If you have truly hated every bit of music you’ve heard from In Flames since ‘Clayman’, then I can’t say that you will like this album, however if you think that ‘Come Clarity’ was a definite step in the right direction, then you will want to hear this. It’s the album that defines In Flames’ sound as the band that they are today. It’s played with total conviction and it shows that the recording process was a very enjoyable one (and you know this if you’ve watched their in-studio videos). It is, ultimately, just a fantastic In Flames album, boasting 12 songs of the highest quality that acknowledges the band’s history, both distant and recent, and takes them into new places (the eight minute journey ‘The Chosen Pessimist’ is testament to that) that hopefully proves that In Flames have not lost their way.

Originally written for review team.

A Sense Of Hope - 70%

wolvie90, April 2nd, 2008

A new album by our favorite sell outs In Flames.

In Flames is one of those bands that most people either love or hate nowadays. I myself have never hated them, although the change in style over the last 5 or 6 years hasn't been for the better. If Reroute to Remain was the first step down in the Nu metal/metalcore swamp, Soundtrack to your Escape was a full fucking face plant smack down in it and Come Clarity was trying to rise up but still being a bit soaked, then A Sense of Purpose is when the mucus is beginning to disappear. But only just beginning, not disappearing entirely.

I have found something memorable in every In Flames record before this except for Come Clarity. Most people think it was a step forward, but it wasn't a step at all. This on the other hand is a step forward. Not a big one, but indeed a step nonetheless. The sound is pretty much the same as the last one, but in some way it catches my interest in a way Come Clarity couldn't. Maybe it's because it's a bit more guitar oriented or because the drumming is a bit more catchy.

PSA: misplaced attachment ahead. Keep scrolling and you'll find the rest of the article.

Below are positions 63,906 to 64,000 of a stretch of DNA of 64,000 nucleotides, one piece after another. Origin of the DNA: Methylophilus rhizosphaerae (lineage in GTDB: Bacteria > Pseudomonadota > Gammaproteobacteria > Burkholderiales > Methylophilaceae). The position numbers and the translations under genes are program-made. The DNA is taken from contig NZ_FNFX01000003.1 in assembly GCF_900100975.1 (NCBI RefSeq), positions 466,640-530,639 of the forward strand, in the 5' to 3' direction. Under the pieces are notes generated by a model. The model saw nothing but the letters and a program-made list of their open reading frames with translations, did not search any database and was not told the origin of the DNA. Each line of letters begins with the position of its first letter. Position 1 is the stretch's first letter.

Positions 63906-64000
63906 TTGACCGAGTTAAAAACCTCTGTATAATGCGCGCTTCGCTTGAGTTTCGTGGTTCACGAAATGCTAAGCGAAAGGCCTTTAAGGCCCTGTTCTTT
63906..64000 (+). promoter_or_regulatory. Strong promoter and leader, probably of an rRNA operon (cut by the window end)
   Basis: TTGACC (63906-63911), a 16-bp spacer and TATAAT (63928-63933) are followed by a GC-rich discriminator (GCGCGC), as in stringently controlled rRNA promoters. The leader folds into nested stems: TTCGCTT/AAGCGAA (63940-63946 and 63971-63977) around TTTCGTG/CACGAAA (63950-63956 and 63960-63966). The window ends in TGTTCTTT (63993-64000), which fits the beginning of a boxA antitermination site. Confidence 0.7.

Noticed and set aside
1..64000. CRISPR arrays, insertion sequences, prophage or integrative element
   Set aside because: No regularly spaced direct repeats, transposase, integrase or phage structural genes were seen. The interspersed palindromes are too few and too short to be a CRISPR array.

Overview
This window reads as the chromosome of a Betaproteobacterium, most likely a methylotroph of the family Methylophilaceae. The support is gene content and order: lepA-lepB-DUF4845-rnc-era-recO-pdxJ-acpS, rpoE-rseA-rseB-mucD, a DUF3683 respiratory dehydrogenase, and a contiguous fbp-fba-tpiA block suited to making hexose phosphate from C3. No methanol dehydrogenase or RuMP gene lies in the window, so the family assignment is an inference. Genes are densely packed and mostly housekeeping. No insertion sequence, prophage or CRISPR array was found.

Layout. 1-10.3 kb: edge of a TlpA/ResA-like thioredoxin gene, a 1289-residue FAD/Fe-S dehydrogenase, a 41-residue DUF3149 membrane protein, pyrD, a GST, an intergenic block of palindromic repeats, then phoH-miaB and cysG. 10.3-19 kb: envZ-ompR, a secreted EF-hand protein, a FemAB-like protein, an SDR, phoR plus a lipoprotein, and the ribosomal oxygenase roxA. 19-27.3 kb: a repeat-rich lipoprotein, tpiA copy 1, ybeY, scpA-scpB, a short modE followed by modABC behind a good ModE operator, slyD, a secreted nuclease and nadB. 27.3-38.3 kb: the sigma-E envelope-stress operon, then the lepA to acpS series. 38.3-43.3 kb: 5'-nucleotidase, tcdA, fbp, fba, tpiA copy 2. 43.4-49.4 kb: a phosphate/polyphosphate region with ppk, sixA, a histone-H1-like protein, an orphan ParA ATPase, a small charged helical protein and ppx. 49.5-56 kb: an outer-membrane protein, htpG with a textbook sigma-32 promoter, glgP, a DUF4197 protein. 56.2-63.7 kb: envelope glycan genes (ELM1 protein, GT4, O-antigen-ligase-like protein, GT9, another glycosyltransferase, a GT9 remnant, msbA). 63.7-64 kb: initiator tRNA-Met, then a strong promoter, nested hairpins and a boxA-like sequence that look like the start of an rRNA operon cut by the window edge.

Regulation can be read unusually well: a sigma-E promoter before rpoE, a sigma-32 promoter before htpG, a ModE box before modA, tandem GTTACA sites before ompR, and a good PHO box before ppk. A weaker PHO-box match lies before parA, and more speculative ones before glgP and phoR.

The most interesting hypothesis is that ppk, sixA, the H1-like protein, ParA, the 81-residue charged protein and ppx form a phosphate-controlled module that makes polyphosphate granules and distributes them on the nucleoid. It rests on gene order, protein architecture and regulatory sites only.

For people who enjoyed the last couple of albums a lot, this is a real treat for them. It's simple, catchy and melodic. Good in a lot of peoples minds, but not in mine. It's just that little "simple" that holds it down. We can develop the word simple to repetitive. All songs sound pretty much the same. A nice intro, a fast, groovy and melodic verse and then a softer chorus, and then over and over again with very little variation in the riffs. The fast and groovy parts is just my taste, but the choruses with Anders clean singing isn't working. We all know Anders is worthless when it comes to singing clean. Hes screaming/growling isn't top notch either for that matter. And the lyrics are probably the worst they have ever done. I keep wondering what happened to the "I wish I could rape the day" spirit. Now it's just stupid whining and bitching.
Example: "I feel like shit, but at least I feel something" or "don't tell me, tell my ghost". The latter one is just stupid. Anders used to have strong and violent emotions in his screaming, but now it just sounds sad and depressive.

The production is pretty solid, although the drums tend to drown the guitars sometimes. That's sad since the guitar work on this album is better than on the last two before this. The vocals seems pretty flat with very little depth, and that doesn't help Anders one bit.